EU laws ‘have played crucial role’ in fight for disability rights

Survey evidence shows that a large minority, in some cases a majority, want Britain to leave the EU. Photograph: Federico Gambarini/EPA
 Photograph: Federico Gambarini/EPA                 

Disabled people have been urged to recognise the importance of the European Union (EU) in maintaining and building on their rights, across areas such as access to information, transport and accessible goods and services.

The call for disabled people to vote to remain in the EU in this month’s referendum came at a Westminster seminar chaired by the crossbench disabled peer Baroness [Jane] Campbell.

The seminar was addressed by influential disabled campaigners and “remain” supporters including John Evans, one of the founders of the UK’s independent living movement and a former chair of the European Network on Independent Living; the crossbench peer Lord [Colin] Low, a former president of the European Blind Union; and Professor Anna Lawson, who heads the new Disability Law Hub at the University of Leeds.

It took place a day after a letter in The Times, signed by more than 50 peers, MPs, activists and academics – including Baroness Campbell, Lord Low, and fellow disabled peers Baroness [Tanni] Grey-Thompson, Baroness [Sal] Brinton and Baroness [Celia] Thomas – explained that leaving the EU would create a “bonfire” of disabled people’s “hard-won rights”, while a post-Brexit Britain would see disabled people “banished to the margins of British life once more”.

Lord Low told the seminar that disabled people who were too busy fighting other campaign battles to pay attention to the referendum should realise that it was “one of the most momentous decisions they will face in their lifetime”.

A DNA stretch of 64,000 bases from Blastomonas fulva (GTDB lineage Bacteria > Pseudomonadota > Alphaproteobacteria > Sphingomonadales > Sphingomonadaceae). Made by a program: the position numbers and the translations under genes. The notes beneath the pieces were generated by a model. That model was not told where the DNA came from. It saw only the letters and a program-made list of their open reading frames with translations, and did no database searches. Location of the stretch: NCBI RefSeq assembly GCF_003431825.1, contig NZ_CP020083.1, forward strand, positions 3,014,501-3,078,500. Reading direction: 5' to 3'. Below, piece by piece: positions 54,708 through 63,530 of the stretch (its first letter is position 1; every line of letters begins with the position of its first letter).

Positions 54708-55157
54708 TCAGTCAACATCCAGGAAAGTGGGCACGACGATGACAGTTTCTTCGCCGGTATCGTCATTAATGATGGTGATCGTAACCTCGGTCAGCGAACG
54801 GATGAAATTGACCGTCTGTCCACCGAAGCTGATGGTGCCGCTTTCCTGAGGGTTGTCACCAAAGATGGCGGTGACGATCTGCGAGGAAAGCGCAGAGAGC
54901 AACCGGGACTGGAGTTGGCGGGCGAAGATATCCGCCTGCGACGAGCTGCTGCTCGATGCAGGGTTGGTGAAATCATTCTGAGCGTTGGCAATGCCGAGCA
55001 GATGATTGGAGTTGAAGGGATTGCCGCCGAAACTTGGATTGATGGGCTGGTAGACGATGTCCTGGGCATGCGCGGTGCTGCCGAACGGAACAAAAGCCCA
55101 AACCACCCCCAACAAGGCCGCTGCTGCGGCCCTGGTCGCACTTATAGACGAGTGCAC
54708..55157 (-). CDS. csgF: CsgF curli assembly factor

He said that being a member of the European single market had had a significantly positive affect on disabled people.

He said: “I would argue that we were able to achieve a great deal for disabled people [as a result of various EU mechanisms] that we simply could not have achieved at national level.”

He pointed to three pieces of European legislation that have had, or will have, a significant positive impact on disabled people in the UK.

He said that EU policies on procurement by public bodies, such as local authorities and government departments, offer a “substantial lever” to improve the accessibility of goods and services.

He also pointed to draft EU rules on the accessibility of public sector websites, which have been agreed despite “strong resistance from national governments who delayed progress for almost two years”.

The EU Directive on Web Accessibility for Public Sector Websites will mean that new websites and mobile phone apps of all public sector organisations will have to be accessible, while existing sites will have to be updated.

Lord Low also pointed to the proposed European Accessibility Act, which was published in draft form last December and will outlaw discrimination faced by disabled people in accessing key products and services, encouraging investment in accessible goods and leading to consistent standards across the EU.

Legislation like this, he said, will only be possible if we remain in the EU, because the UK government would never introduce such laws if the country voted to “leave”.

Professor Lawson told the seminar that EU law “plays a really crucial part” in “enabling and entitling disabled and older people to travel and get about”.

She said the EU’s Air Passengers Regulation was “a really good example of the benefits to the UK of being in the EU”.

The regulation means transport operators have to assist disabled passengers travelling by air through the EU, with similar obligations for travel by train, ship, and buses and coaches, while disabled people’s parking badges receive mutual recognition across the EU.

Before the regulation, she said, air travel was “a nightmare” as it was not covered by UK discrimination laws, because of its international dimension.

She said: “I had people saying, ‘We can help you as far as the check-in desk, but then you’re on your own.’

“I cancelled flights because I couldn’t risk being left on my own.”

Tara Flood, chief executive of The Alliance for Inclusive Education (ALLFIE), told the seminar that her organisation had twice benefitted from EU funding, which had allowed ALLFIE to build “fantastic collaborative relationships” with other EU countries to campaign for an end to segregated education and move towards an inclusive education system.

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